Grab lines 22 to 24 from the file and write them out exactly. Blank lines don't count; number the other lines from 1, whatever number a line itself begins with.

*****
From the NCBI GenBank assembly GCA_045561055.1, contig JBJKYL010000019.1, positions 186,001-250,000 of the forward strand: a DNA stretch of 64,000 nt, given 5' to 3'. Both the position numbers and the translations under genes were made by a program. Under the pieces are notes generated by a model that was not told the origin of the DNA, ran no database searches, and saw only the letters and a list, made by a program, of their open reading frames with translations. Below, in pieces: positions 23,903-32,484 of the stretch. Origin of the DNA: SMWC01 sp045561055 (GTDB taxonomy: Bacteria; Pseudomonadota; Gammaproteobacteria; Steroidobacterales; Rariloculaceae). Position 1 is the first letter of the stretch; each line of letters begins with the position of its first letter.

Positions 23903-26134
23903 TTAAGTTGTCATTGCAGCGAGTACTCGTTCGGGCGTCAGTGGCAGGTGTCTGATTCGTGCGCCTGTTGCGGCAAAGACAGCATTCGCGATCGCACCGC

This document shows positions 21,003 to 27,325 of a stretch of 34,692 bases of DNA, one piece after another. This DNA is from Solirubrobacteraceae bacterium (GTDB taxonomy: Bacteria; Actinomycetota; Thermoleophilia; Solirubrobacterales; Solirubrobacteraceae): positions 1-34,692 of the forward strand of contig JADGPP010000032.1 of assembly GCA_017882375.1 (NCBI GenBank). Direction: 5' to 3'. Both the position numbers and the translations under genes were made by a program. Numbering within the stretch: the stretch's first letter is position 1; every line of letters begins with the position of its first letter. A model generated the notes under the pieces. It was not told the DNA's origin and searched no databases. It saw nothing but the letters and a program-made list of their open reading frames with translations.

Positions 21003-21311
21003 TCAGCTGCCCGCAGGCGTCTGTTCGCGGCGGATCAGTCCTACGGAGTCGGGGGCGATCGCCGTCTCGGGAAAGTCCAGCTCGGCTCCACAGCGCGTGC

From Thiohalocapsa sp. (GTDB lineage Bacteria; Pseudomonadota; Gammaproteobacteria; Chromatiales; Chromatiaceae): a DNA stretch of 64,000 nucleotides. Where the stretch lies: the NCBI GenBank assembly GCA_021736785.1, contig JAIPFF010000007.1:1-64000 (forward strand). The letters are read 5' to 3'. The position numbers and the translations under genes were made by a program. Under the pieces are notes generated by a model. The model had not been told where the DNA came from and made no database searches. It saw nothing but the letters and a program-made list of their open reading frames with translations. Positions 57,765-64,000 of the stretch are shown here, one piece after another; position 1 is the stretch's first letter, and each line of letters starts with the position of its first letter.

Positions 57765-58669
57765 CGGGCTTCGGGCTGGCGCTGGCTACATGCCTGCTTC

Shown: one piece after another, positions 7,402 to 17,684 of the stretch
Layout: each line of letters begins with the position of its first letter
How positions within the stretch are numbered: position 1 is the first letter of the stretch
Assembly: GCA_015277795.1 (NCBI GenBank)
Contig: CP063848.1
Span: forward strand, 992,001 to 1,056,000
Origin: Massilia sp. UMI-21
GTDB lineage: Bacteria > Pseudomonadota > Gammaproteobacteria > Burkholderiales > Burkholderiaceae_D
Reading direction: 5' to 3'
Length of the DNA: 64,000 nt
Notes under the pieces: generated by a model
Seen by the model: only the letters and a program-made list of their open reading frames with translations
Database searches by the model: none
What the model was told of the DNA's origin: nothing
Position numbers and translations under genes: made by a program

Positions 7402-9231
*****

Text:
Database searches by the model: none
What the model was told of the DNA's origin: nothing
Position numbers and translations under genes: made by a program